The college is a member of the Russell Group of Universities, AMBA, and is one of the four members of the IDEA League.


Imperial offers undergraduate and postgraduate education. Its research and teaching are organised into four faculties, each headed by a principal. The faculties include that of engineering, medicine, physical sciences, and life sciences. In addition to the four faculties, a Business school exists, as well as a Humanities department. However, the humanities department's main purpose is to provide elective subjects and language courses outside the fields of science for students in the other faculties and departments.

Academic and research staff number around 3,000. Of these, 53 are Fellows of the Royal Society, 57 are Fellows of the Royal Academy of Engineering and one Fields Medallist. Distinguished past members of the College include 14 Nobel Laureates and one Fields Medallist.


Imperial is consistently ranked in the top three in the country for academic prowess by newspaper league tables, in third place behind Cambridge and Oxford Universities in most of the latest tables. On occasion, Imperial has come second in these tables and has pushed Oxford University into third place.

The University is consistently recognised as one of the top three UK university institutions for research quality in its subject areas. League tables by the Times Higher Education Supplement ranked Imperial as 5th in the world for Engineering and IT, 10th in the world for science, and 14th in the world overall.


Imperial's research income is one of the largest in the UK – 167.2 million for 2002–03. This includes Research Council grants, grants from charities and a larger sum from industry than any other British university.

In the December 2001 Research Assessment Exercise, 75 per cent of staff achieved a 5* rating, the highest proportion in any UK university. The College was second in the country with an overall score of 6.68 out of 7.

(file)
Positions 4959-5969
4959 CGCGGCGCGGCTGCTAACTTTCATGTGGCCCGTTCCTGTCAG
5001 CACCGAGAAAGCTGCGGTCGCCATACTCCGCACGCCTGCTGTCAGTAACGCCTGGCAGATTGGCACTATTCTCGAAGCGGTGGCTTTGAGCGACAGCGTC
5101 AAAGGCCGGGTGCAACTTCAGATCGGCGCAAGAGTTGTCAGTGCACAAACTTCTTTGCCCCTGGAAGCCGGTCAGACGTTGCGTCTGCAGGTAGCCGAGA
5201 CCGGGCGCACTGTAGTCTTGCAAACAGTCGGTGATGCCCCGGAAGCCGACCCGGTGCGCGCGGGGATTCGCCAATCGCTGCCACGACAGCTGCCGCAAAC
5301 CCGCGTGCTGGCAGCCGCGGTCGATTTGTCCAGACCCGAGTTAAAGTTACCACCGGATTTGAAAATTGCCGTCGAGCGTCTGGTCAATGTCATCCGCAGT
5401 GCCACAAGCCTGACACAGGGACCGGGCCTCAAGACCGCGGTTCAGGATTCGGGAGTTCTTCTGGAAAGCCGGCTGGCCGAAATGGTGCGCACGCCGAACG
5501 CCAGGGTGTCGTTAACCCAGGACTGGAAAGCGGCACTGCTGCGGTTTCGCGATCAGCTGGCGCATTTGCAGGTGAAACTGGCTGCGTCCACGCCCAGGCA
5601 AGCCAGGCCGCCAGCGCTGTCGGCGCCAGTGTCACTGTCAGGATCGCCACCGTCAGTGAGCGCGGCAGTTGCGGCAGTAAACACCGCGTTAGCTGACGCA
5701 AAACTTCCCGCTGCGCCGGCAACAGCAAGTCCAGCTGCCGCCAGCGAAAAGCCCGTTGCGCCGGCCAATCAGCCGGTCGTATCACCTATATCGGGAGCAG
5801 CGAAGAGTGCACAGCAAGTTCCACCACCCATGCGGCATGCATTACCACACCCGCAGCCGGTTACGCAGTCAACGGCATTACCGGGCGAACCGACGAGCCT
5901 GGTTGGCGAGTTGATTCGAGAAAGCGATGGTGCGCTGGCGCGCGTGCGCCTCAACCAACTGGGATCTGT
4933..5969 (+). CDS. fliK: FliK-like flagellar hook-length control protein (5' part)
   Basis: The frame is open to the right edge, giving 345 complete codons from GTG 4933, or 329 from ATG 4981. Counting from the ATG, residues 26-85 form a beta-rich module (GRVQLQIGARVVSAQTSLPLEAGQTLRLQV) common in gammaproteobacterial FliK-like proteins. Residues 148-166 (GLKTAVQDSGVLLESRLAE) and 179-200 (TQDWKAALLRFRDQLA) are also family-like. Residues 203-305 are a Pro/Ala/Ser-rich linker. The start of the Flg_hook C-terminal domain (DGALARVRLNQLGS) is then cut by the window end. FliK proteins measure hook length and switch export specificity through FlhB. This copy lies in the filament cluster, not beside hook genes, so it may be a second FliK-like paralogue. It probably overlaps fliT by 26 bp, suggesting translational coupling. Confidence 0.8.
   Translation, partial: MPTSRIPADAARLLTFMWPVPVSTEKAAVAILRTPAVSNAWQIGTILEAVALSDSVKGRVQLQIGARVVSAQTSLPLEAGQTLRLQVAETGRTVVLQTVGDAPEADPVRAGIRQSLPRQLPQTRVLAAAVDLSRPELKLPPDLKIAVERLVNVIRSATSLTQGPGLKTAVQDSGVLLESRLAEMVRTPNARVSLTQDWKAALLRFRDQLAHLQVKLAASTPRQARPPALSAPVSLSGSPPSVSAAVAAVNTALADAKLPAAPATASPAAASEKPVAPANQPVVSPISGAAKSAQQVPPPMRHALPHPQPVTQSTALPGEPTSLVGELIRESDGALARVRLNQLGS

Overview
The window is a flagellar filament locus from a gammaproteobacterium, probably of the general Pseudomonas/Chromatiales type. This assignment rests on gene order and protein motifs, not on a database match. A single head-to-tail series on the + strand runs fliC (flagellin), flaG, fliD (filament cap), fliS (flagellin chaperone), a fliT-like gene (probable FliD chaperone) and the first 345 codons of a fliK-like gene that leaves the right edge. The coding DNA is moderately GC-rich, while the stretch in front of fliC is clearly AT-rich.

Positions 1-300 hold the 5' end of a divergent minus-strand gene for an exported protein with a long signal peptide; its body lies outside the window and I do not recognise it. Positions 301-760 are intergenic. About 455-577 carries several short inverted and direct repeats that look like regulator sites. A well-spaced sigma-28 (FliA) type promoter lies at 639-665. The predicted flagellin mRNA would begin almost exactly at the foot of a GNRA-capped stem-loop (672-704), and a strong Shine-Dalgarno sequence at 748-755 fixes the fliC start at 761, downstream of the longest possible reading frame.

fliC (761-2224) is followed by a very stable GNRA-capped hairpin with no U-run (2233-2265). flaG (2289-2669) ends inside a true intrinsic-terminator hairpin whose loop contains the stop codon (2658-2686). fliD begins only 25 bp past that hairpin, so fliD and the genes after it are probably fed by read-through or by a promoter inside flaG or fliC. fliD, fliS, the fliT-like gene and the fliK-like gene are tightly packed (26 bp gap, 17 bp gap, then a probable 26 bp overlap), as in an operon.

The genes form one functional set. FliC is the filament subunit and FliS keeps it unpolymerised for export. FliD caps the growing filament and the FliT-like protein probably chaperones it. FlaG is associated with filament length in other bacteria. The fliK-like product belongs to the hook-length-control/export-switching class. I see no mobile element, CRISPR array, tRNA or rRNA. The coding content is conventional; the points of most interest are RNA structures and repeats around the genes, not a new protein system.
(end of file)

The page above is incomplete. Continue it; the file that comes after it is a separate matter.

Imperial College graduates have, by far, the highest average starting salary among British graduates. This is partly due to higher London salaries, and also reflects the demand for technically knowledgeable graduates.


Imperial College Radio

Imperial College Radio was founded in 1978 and broadcasts on 999 AM to student residences on the South Kensington campus, and as of 2004 on 1134AM in Wye. It has also recently relaunched its website, with internet broadcasting and various competitions. The radio station has a collection of over 51,000 tracks, which are viewable on their website, via the Imperial College Union website.


STOIC (Student Television of Imperial College) is Imperial College's TV station. It broadcasts from the Student Union to the Junior Common Room, DaVinci's Bar and some nearby Halls of Residence.


Published weekly, Felix has recently changed from a magazine to a 'compact newspaper' format and is free to all Imperial College students. It aims to be independent of both the College itself and also the Student Union.

Student Achievements

Imperial College Boat Club is one of the most consistently successful rowing clubs in the country. Under the legendary coach Bill Mason, it achieved many wins at Henley Royal Regatta and provided many internationals and Olympians, including members of the gold medal winning eight at the Sydney Olympics: Simon Dennis and Louis Attrill.

Teams from Imperial have had a good record on the BBC quiz programme University Challenge, winning in 1996 and 2001, and coming in second place in 2002.

Student alumni

Staff alumni

External links

Recognized bodies of the University of London

Birkbeck | Goldsmiths | Heythrop | Imperial | Institute of Cancer Research | Institute of Education | King's | London Business School | LSE | London School of Hygiene and Tropical Medicine | Queen Mary | Royal Academy of Music | Royal Holloway | Royal Veterinary College | St George's | SOAS | School of Pharmacy | UCL

Listed bodies

British Institute in Paris | Courtauld Institute of Art | School of Advanced Study | University Marine Biological Station, Millport